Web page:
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Mecklenburg County manager worried about COVID-19 variants as vaccination rates flatten

Less than half of adults in Mecklenburg County are vaccinated against COVID-19. Health officials say that isn't good enough as variants like delta quickly spread.

CHARLOTTE, N.C. — Mecklenburg County officials say the Charlotte area isn't out of the woods with COVID-19, especially with new variants like delta continuing to spread. 

"We don't want to go back to where we were," said County Manager Dena Diorio, urging people to get vaccinated immediately. "That's the only defense against this variant and others."

Diorio shared that message at the Belmont Tuesday breakfast forum. Diorio said that the number of COVID-19 cases is down to an average of about 57 per week and hospitalizations are down to about 41 per week. The positivity rate, though, has almost doubled from 2% to 3.9%. 

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"Only 46% of our population is totally vaccinated and 49% is partially vaccinated, and quite frankly, that's just not good enough," Diorio said. "The data we are getting now is that people who are getting COVID and people who are dying from COVID are people who are either partially vaccinated or not vaccinated at all."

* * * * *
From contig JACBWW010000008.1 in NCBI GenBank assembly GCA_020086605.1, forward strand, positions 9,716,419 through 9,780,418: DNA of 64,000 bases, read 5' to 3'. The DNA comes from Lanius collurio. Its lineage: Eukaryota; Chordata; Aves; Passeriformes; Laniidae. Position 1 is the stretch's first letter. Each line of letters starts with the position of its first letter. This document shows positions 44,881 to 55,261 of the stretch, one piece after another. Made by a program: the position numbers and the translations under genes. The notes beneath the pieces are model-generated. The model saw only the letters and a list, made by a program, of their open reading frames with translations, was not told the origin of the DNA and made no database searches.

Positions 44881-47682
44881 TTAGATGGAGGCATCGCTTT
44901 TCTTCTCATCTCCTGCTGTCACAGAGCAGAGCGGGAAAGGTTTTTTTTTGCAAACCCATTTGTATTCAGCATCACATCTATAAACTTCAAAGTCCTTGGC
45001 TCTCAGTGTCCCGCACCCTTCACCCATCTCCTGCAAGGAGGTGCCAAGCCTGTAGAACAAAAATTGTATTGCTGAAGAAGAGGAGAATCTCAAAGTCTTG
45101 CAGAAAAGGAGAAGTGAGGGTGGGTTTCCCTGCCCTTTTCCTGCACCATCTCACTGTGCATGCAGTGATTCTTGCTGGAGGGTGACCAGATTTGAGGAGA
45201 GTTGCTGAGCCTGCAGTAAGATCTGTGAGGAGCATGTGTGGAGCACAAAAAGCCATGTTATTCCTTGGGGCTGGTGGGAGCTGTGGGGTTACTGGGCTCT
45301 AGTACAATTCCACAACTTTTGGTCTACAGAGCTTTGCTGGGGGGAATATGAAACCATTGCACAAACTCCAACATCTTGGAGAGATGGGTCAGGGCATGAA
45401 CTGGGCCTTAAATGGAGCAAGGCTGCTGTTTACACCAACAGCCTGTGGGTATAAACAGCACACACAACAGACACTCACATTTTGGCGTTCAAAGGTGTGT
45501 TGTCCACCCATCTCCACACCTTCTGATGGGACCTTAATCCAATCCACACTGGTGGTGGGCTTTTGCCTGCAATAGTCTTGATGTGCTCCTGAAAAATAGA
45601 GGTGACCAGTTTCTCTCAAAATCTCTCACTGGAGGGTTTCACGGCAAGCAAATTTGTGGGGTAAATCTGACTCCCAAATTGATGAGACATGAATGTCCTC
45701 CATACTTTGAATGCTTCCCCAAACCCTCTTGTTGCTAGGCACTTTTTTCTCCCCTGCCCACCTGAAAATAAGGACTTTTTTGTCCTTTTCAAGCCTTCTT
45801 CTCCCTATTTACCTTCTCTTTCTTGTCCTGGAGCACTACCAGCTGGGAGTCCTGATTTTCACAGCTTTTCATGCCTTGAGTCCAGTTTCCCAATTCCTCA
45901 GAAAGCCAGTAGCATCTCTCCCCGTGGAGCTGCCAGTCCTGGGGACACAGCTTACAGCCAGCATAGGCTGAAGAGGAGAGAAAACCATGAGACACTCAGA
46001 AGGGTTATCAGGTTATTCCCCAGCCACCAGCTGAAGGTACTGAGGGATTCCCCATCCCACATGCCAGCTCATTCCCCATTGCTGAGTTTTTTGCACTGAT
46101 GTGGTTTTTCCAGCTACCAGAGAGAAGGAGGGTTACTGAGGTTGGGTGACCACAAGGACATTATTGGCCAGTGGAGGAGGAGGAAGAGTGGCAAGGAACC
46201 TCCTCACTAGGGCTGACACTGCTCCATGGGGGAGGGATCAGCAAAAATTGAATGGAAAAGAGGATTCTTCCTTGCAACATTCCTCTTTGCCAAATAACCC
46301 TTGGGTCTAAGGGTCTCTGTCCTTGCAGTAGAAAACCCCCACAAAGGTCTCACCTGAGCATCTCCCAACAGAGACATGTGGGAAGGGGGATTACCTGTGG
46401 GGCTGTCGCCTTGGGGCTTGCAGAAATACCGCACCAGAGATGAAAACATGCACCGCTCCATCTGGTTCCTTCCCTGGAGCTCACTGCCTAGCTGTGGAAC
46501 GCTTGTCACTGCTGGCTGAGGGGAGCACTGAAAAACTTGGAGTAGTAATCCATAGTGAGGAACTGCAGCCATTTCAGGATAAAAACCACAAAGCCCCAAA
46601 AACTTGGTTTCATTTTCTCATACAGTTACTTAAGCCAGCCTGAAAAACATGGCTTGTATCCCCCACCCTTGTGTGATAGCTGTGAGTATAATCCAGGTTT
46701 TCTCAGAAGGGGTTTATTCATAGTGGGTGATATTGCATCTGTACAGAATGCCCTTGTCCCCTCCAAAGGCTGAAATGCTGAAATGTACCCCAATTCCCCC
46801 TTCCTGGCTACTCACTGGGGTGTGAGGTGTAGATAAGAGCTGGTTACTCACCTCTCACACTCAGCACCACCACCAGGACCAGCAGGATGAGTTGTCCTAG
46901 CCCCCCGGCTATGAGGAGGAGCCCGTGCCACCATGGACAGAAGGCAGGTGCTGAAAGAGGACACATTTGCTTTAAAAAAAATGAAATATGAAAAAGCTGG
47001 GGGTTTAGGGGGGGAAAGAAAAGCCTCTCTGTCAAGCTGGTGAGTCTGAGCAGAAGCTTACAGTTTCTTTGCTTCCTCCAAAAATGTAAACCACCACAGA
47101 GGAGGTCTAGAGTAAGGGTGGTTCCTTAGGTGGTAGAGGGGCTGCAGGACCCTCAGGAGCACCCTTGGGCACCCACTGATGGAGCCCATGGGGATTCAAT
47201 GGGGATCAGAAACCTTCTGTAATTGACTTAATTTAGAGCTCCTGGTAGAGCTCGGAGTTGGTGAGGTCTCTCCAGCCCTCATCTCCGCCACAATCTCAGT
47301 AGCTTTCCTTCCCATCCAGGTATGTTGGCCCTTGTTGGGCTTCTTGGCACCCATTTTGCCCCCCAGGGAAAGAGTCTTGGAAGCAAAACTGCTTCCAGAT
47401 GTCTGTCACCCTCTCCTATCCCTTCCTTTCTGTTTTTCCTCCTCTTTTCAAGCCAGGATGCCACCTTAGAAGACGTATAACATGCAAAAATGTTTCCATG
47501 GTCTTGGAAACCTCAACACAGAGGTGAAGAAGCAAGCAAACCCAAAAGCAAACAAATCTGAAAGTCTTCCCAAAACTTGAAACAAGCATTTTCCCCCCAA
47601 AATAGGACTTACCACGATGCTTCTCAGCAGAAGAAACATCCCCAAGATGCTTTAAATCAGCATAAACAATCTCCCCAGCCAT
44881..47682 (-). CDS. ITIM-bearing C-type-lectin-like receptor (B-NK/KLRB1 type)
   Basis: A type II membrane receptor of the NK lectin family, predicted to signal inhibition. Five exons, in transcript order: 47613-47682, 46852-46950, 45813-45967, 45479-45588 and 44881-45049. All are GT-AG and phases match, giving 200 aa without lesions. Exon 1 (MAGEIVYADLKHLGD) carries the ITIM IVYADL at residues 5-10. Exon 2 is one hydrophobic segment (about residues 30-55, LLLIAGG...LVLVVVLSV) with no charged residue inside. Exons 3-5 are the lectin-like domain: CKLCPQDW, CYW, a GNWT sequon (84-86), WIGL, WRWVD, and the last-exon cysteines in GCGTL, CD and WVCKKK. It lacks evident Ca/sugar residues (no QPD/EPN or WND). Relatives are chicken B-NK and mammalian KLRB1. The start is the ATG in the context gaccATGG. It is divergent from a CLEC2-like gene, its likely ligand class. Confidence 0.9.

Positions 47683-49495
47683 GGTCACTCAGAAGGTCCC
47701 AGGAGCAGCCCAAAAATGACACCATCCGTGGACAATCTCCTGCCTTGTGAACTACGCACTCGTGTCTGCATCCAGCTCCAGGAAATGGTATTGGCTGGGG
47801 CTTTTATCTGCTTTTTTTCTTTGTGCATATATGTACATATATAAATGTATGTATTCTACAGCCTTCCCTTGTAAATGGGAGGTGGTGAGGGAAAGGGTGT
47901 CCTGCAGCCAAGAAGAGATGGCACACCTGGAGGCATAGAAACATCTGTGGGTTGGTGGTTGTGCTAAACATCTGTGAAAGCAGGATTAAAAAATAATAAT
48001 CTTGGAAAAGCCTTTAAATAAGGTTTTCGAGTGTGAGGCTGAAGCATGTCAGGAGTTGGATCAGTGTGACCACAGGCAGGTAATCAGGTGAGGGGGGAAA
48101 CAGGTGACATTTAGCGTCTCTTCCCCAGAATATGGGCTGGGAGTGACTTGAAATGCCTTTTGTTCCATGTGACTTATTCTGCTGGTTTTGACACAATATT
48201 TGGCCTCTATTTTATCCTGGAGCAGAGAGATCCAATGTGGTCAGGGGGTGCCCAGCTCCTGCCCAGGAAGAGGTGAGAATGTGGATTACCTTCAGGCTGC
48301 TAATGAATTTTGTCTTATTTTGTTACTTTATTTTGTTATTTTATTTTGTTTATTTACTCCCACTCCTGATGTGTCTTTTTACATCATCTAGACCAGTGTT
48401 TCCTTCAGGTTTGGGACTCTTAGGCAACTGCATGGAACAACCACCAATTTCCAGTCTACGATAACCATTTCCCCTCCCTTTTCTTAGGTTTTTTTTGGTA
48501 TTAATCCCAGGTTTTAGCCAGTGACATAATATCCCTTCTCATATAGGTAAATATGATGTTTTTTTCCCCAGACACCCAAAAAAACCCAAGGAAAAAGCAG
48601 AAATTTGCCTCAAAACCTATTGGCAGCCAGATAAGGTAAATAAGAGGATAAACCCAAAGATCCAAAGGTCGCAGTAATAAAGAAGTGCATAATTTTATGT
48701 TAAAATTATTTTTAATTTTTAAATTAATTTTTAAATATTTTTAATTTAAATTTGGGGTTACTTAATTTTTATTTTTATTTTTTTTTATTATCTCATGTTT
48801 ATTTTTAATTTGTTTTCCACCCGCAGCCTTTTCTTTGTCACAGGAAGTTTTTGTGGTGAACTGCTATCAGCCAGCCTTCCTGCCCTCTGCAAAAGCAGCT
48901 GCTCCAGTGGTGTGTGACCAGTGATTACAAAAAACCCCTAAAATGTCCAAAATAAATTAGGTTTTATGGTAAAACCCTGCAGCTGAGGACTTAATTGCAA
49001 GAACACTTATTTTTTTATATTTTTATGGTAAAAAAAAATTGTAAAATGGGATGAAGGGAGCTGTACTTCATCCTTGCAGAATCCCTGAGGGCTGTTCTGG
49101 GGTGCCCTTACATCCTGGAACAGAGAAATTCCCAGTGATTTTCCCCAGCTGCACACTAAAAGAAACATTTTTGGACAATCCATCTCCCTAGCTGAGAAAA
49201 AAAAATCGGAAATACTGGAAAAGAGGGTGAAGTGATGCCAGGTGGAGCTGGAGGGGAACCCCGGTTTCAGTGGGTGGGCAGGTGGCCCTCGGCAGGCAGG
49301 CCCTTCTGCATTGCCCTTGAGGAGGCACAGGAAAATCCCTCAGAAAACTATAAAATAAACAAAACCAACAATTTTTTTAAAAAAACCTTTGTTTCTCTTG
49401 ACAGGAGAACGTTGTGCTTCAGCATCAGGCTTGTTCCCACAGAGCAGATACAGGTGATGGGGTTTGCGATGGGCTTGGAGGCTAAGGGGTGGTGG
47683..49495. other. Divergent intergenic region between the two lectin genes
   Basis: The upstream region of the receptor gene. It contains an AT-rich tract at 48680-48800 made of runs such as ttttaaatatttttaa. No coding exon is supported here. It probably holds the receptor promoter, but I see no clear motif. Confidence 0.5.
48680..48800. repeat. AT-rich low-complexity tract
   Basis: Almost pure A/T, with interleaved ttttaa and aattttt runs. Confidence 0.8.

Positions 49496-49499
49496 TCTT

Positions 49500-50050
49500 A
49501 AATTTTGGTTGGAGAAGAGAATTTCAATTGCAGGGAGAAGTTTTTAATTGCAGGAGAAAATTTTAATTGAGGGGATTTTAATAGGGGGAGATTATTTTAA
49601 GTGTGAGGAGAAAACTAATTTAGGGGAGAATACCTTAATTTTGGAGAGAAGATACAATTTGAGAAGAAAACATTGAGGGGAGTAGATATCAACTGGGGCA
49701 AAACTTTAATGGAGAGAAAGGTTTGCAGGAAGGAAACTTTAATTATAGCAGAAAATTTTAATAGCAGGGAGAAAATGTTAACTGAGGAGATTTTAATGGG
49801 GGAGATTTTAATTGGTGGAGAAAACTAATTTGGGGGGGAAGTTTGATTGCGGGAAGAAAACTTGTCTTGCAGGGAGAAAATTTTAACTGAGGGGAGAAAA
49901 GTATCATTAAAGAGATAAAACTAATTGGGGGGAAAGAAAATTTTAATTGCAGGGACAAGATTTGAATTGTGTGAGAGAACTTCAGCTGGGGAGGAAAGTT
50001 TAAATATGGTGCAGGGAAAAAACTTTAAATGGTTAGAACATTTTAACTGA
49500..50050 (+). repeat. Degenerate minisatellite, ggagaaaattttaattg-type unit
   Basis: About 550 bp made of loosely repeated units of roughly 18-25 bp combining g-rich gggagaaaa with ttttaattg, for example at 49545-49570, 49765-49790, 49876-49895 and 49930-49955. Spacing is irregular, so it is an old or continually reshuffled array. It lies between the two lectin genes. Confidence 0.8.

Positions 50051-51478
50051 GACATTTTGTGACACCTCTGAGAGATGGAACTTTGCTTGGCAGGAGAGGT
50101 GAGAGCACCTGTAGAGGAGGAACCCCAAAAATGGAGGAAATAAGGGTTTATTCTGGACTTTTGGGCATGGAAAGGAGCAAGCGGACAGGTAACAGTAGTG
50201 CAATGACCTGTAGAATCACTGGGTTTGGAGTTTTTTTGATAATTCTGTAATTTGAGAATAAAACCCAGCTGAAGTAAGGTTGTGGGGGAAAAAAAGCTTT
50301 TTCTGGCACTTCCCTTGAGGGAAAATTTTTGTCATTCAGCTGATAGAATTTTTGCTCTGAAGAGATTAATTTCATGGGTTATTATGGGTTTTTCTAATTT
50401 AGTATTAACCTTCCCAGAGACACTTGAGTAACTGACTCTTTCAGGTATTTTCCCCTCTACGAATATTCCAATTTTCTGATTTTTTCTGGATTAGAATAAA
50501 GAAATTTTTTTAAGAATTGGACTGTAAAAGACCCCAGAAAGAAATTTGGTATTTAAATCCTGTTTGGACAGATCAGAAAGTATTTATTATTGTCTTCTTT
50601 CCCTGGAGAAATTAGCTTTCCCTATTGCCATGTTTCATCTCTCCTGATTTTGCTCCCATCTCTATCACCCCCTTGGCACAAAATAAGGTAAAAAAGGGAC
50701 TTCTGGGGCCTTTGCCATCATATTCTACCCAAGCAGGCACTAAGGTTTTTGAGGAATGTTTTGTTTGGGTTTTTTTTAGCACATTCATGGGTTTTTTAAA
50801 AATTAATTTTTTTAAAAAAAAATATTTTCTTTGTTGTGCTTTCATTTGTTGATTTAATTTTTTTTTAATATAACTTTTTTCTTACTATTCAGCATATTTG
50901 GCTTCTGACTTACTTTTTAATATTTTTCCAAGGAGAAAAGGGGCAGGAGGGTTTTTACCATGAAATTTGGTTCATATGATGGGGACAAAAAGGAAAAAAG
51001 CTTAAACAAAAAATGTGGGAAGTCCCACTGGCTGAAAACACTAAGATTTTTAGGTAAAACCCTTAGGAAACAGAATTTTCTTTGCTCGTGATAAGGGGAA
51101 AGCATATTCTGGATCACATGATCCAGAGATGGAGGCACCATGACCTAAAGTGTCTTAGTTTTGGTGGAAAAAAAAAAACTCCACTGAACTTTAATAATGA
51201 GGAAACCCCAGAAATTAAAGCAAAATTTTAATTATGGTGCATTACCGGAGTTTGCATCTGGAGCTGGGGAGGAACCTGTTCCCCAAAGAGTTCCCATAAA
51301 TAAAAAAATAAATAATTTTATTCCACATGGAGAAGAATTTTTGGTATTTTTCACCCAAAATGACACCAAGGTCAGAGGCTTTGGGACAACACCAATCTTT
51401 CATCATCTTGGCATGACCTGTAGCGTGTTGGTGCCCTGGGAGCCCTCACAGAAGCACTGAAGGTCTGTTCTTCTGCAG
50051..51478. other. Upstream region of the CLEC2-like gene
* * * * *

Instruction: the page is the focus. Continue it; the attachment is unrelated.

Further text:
RELATED: NC COVID-19 numbers are starting to rise again, with new growth in hospitalizations

Diorio said county health officials continue to urge the importance of getting more people to roll up their sleeves, saying this is the key weapon in the fight against the coronavirus and its variants. This is especially important in communities of color on the east and west sides of the county, where vaccination rates are even lower. 

According to Mecklenburg County, the number of fully vaccinated African-Americans stands at 22% despite making up 34% of the population. Latinos, who account for 14% of the population, only account for 11% of the county's vaccinations. 

"I think the data is pretty clear, the science is pretty clear, that these vaccines work," Diorio said. "And we really need to do everything that we can to get people vaccinated."

RELATED: 'It's not confrontational' | Mecklenburg County health leaders deliver COVID-19 shots right to doorsteps

Diorio said while incentives like the $25 gift cards initially created a slight bump in numbers, those numbers have flattened. Other incentives, like the $1 million vaccine lottery, haven't shown any increases. She said it's going to be up to more local efforts like the health department's efforts, to convince people, one by one, on a more personal level. 

"So again, you know I would encourage you to encourage your friends and your family and talk to your pastors, whoever you think would be helpful, whoever that trusted voice is in this community, to help people understand that getting vaccinated and it's really the right thing to do," Diorio said. 

Contact Richard DeVayne at rdevayne@wcnc.com and follow him on Facebook and Twitter.

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